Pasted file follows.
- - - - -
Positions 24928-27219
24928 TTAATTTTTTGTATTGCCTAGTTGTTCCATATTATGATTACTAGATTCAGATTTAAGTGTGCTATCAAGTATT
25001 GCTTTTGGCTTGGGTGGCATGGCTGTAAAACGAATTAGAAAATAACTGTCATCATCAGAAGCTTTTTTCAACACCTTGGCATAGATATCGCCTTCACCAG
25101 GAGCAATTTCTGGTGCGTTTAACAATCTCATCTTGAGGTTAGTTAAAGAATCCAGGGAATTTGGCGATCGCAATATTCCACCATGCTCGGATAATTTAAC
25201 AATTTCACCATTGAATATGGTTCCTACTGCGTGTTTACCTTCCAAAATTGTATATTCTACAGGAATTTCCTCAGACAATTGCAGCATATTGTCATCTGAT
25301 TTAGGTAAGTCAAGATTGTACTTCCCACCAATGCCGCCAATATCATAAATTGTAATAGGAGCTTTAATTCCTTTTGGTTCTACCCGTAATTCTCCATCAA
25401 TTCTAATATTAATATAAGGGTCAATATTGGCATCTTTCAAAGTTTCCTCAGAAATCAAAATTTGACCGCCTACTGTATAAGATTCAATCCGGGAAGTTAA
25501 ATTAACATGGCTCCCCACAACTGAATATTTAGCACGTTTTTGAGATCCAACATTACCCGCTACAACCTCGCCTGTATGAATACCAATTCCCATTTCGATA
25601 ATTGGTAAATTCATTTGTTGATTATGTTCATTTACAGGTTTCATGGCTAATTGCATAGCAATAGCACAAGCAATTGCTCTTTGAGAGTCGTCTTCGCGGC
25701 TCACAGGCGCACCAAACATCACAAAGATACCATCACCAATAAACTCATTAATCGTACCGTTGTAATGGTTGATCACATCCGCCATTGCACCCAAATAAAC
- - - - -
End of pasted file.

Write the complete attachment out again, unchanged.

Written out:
Positions 24928-27219
24928 TTAATTTTTTGTATTGCCTAGTTGTTCCATATTATGATTACTAGATTCAGATTTAAGTGTGCTATCAAGTATT
25001 GCTTTTGGCTTGGGTGGCATGGCTGTAAAACGAATTAGAAAATAACTGTCATCATCAGAAGCTTTTTTCAACACCTTGGCATAGATATCGCCTTCACCAG
25101 GAGCAATTTCTGGTGCGTTTAACAATCTCATCTTGAGGTTAGTTAAAGAATCCAGGGAATTTGGCGATCGCAATATTCCACCATGCTCGGATAATTTAAC
25201 AATTTCACCATTGAATATGGTTCCTACTGCGTGTTTACCTTCCAAAATTGTATATTCTACAGGAATTTCCTCAGACAATTGCAGCATATTGTCATCTGAT
25301 TTAGGTAAGTCAAGATTGTACTTCCCACCAATGCCGCCAATATCATAAATTGTAATAGGAGCTTTAATTCCTTTTGGTTCTACCCGTAATTCTCCATCAA
25401 TTCTAATATTAATATAAGGGTCAATATTGGCATCTTTCAAAGTTTCCTCAGAAATCAAAATTTGACCGCCTACTGTATAAGATTCAATCCGGGAAGTTAA
25501 ATTAACATGGCTCCCCACAACTGAATATTTAGCACGTTTTTGAGATCCAACATTACCCGCTACAACCTCGCCTGTATGAATACCAATTCCCATTTCGATA
25601 ATTGGTAAATTCATTTGTTGATTATGTTCATTTACAGGTTTCATGGCTAATTGCATAGCAATAGCACAAGCAATTGCTCTTTGAGAGTCGTCTTCGCGGC
25701 TCACAGGCGCACCAAACATCACAAAGATACCATCACCAATAAACTCATTAATCGTACCGTTGTAATGGTTGATCACATCCGCCATTGCACCCAAATAAAC